The past few days have seen the media reporting heavily on Jeremy Corbyn and the Labour Party, with a focus on antisemitism. This was triggered by a Facebook comment posted a few years ago by Corbyn underneath an image of an antisemitic wall mural, in which he questioned its removal.
Years ago, Origo used to be the leading news site in Hungary. In February 2016, Origo was acquired by investors with ties to the government, and since then, the once high-quality news portal has increasingly turned into a pro-government propaganda outlet. As a result, Origo now publishes articles spreading hatred against migrants in many ways and many forms. On 13 March 2018, the front page of Origo used the word 'migrant' 12 times, always in negative contexts, such as violence, terrorism, war, and threat.
How does the way we frame news intersect with the world of politics? To learn more, we talked to the team behind Talk Decoded, a blog about the power of language in politics: expert in media, politics, and communication Anna Szilagyi and cartoonist Joy Lau.
Standing up against antisemitism in Europe has never been an easy task. In the age when a number of tectonic changes are shaking the nature of public communication, when people get the news from their social feed engineered by Facebook, and in the age when facts do not work – as PR strategists behind Trump and Brexit campaigns claim – monitoring media discourse seems likely to get limited results. “Not at all”, says Giulia Dessi, the coordinator of “Get the Trolls Out”. This project uncovered examples and provides insights into the use of antisemitic rhetoric that not fully reveal patterns, trends and resonance in society, but are sufficient to take action against antisemitic talk.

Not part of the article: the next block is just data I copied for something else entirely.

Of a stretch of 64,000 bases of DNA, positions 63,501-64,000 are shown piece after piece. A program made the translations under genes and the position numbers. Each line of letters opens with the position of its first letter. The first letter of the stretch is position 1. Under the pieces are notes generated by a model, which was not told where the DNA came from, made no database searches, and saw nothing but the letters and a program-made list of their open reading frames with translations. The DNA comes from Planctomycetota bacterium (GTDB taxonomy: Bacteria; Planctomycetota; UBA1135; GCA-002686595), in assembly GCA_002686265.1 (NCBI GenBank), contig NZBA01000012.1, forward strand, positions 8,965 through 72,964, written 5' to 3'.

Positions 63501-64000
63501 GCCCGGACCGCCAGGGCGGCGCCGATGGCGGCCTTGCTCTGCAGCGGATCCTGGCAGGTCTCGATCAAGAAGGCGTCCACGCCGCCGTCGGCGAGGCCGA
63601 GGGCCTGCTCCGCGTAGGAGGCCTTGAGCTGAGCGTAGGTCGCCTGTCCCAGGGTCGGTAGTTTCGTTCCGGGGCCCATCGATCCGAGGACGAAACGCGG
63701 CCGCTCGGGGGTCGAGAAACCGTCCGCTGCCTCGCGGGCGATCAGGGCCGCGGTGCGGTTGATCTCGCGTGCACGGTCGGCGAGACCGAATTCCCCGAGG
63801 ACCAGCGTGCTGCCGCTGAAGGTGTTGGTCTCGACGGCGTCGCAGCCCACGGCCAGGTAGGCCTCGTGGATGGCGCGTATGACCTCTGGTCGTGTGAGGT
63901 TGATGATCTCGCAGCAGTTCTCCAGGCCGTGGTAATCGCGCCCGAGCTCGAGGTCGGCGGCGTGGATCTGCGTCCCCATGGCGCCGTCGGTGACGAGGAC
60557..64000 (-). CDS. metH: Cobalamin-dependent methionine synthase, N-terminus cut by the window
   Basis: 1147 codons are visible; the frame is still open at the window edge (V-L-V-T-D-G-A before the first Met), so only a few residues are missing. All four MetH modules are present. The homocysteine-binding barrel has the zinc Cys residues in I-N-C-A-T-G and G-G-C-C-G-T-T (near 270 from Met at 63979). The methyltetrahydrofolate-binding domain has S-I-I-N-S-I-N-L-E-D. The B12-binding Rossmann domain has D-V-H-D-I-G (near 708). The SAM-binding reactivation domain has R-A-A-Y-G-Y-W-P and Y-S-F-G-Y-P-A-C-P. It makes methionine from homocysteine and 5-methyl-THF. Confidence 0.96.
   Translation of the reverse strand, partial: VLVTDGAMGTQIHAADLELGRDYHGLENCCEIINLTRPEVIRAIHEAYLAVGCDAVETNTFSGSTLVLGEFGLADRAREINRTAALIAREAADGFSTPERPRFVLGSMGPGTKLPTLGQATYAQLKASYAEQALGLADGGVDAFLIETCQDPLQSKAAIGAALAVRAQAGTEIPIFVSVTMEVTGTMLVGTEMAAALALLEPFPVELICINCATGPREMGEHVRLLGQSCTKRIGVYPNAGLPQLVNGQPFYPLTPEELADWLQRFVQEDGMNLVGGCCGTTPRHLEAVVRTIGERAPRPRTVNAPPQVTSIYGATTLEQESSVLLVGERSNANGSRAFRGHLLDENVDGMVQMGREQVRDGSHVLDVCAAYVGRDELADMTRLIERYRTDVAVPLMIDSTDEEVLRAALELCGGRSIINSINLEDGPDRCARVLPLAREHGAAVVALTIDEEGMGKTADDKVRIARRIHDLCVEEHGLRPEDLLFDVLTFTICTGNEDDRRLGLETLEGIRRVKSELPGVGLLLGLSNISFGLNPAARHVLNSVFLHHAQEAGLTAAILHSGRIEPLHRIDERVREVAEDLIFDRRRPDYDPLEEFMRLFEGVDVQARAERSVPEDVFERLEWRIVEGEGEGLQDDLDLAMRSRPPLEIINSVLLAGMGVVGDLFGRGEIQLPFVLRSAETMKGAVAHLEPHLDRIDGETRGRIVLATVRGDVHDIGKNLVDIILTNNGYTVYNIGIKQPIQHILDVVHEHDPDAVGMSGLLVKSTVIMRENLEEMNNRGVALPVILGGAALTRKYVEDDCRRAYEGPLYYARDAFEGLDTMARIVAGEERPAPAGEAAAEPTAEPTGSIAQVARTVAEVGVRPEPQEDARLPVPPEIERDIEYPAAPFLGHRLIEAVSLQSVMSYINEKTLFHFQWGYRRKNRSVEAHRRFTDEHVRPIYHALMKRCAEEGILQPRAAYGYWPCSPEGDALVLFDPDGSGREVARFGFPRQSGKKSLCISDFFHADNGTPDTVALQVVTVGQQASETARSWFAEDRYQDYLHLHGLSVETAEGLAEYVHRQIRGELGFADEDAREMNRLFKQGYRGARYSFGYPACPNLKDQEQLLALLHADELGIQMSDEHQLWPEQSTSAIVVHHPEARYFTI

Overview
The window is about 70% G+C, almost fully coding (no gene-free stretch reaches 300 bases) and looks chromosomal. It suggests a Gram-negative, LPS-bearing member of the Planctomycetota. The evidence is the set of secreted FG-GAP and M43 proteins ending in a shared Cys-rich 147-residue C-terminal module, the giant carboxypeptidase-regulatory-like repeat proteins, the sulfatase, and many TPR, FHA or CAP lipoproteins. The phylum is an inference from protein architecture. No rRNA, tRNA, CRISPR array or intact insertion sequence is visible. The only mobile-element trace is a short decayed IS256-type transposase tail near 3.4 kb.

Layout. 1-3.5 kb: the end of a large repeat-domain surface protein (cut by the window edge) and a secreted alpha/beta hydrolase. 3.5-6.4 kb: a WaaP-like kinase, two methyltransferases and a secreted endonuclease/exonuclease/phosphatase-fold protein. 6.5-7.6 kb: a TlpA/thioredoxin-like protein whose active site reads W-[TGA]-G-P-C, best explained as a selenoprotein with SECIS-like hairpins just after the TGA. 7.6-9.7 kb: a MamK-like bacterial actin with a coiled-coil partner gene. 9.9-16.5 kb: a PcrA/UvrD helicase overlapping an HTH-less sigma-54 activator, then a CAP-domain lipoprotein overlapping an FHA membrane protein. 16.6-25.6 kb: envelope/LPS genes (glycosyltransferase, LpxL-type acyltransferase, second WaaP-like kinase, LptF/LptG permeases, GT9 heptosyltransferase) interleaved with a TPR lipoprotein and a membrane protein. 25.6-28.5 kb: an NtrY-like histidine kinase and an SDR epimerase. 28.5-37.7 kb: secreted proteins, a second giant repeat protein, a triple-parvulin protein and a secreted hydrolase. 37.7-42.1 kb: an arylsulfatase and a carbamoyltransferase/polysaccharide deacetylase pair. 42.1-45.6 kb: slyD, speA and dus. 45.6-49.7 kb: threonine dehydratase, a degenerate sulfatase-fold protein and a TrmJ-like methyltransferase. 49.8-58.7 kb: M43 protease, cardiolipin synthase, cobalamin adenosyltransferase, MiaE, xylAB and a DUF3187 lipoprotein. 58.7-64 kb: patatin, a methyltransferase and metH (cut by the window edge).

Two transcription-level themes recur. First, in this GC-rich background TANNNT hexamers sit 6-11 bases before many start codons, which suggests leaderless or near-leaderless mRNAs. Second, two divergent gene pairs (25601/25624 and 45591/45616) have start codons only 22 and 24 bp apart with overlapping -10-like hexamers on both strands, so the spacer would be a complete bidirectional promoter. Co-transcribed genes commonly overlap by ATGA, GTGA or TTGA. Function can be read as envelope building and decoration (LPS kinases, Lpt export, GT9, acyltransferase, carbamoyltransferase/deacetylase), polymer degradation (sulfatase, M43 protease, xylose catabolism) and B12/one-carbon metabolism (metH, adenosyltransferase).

The Action and Protection Foundation commissioned the Medián Public Opinion and Market Research Institute to study antisemitic prejudice in Hungarian society. One of the conclusions of the study was that nearly one-third of the population hold anti-Semitic views.
The leader of the institute of historical studies run by the government claims that the 1920 law limiting Jews from registering in university did not deprive anyone of their rights. Although politicians of the leading party distanced themselves from Sándor Szakály’s controversial statements, the latter was not dismissed from his post.